If you’re coming out of a massage and your arms and shoulders are shot, you’re doing one thing very wrong. You’re not using your legs.
I don’t mean you should be sticking a knee in the lumbar erectors. (Though I have thought about that…) What I mean is that you’re not using your legs to generate pressure.
To generate pressure using your legs, you’ll need to lower your table, move your feet so that you’re in a position to work muscles effectively, and push from your feet for super-deep pressure.
Lower Your Table
For the first 10 years of my 25 years in massage, I did massage on my terms, using any technique that I wanted to. But after a while my body started to talk back—and I developed pain issues in my neck, shoulders and arms.
My main problem could be essentially boiled down to this: my table was too high. This meant that I relied on my upper body (shoulders and arms) to deliver medium to deep pressure.
The Lower Table Basics
When I lowered my table, I was able to generate medium to deep pressure simply by leaning. Here’s a quick tutorial on how to lean to deliver pressure: Table Height is Everything.
By the way, you won’t need to worry about your back with a lower table, as long as you remember to squat when lighter pressure is required.
Drive From Your Feet
As I experimented with using a lower table, I learned that I could generate super-deep pressure by pushing up to the balls of my feet as I leaned.
But, in order to do this, I needed to have my feet positioned correctly—under my base.
Move Your Feet All the Time
Once I started to work on getting my feet under me, I realized that there were many times during the massage—including many non-deep pressure times—when my feet were out of position (not under me).
During these times, I would sometimes tweak my shoulders and neck because I was over-reaching as I pressed. Once I saw this, it made sense that I should move my feet all the time during the massage so that I was always in the best position to execute any massage stroke and all ranges of pressure.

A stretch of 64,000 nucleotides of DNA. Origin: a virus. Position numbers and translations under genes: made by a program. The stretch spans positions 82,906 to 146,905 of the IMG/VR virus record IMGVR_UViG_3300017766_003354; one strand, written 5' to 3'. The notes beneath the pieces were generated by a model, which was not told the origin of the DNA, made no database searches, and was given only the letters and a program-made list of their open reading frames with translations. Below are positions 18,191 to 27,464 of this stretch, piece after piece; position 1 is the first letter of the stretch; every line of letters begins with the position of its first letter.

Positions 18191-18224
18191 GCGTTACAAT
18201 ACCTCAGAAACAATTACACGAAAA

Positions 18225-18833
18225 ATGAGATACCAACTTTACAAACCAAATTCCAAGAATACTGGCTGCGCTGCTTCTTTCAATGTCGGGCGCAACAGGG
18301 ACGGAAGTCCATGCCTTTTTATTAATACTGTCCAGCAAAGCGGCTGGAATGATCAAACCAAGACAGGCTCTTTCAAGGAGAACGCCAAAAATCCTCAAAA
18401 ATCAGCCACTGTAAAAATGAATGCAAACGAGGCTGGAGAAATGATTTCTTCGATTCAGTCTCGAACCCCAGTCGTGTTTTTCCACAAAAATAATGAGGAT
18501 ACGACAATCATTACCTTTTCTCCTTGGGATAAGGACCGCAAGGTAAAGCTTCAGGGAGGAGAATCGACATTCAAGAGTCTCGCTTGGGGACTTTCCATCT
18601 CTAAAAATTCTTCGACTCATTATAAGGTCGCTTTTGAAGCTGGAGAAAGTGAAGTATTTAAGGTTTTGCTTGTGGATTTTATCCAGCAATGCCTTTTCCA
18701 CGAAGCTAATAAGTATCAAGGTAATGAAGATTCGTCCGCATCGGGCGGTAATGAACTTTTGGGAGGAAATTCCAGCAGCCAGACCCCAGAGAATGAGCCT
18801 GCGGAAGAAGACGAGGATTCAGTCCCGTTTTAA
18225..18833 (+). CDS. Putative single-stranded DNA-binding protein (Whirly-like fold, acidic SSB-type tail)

Get in Position for the Put-Away Shot
Tennis is a great analogy for having your feet in the right position. In tennis, it’s always better if you can get to the ball, set yourself, then swing as opposed to reaching to make a shot. Why? Because when your feet are under you, you can get your whole body into the swing, and you’re less likely to injury your shoulder.
The same holds true for massage. You can’t get your whole body into the lean and maintain good mechanics unless your feet are in the correct position.
3 Keys to Good Footwork
Here are 3 keys to good footwork that will allow you to easily deliver pressure and take the strain out of your upper body:
- Listen to your feet.
If you haven’t heard your feet move in a minute or two during a massage, you’re probably reaching. Also, if you’re tired and/or hungry, you’re less likely to move your feet. At the end of a long day of massage I’m constantly reminding myself to move my feet.If you haven’t heard your feet move in a while, you’re probably reaching. Click To Tweet
- Pause, move, lean.
When you feel yourself reaching, it’s time to pause, move and then lean. As long as you have a hand(s) on the client, pausing then repositioning your feet won’t seem disruptive.
In this video, I show you what I mean: Massage Body Mechanics: Pause, Move, Lean.
- Drive from your feet.
When you need extra pressure, drive from your feet. To drive from your feet, you need to push up on the balls of your feet.
Think of your arms as the connectors between your power source (lower body) and tools (finger, knuckle, thumb, fist, elbow) that you’re pressing into the client.
The connectors (arms) only need to stabilize the tools. So your arms should be relatively relaxed. Your legs, on the other hand, are contracting as you push from your legs.
In this video, Massage Body Mechanics: How to Use Your Legs, I demonstrate how I generate additional pressure by pushing from my feet.
It’s Feels Good When It’s Flowing
As you start to get comfortable using your legs to generate pressure, you may get the feeling that your dancing or doing yoga or Tai Chi.
When I’m on with moving me feet, I feel like I’m getting paid to do a massage and work on my posture at the same time.
The 15 Minute Crash Course
Here’s how I would handle getting a quick jump on incorporating my legs into my body mechanics:
- If you don’t already lean, read Table Height Is Everything. It’s a quick read.
- Watch Massage Body Mechanics: Pause, Move, Lean.
- Watch Massage Body Mechanics: How to Use Your Legs.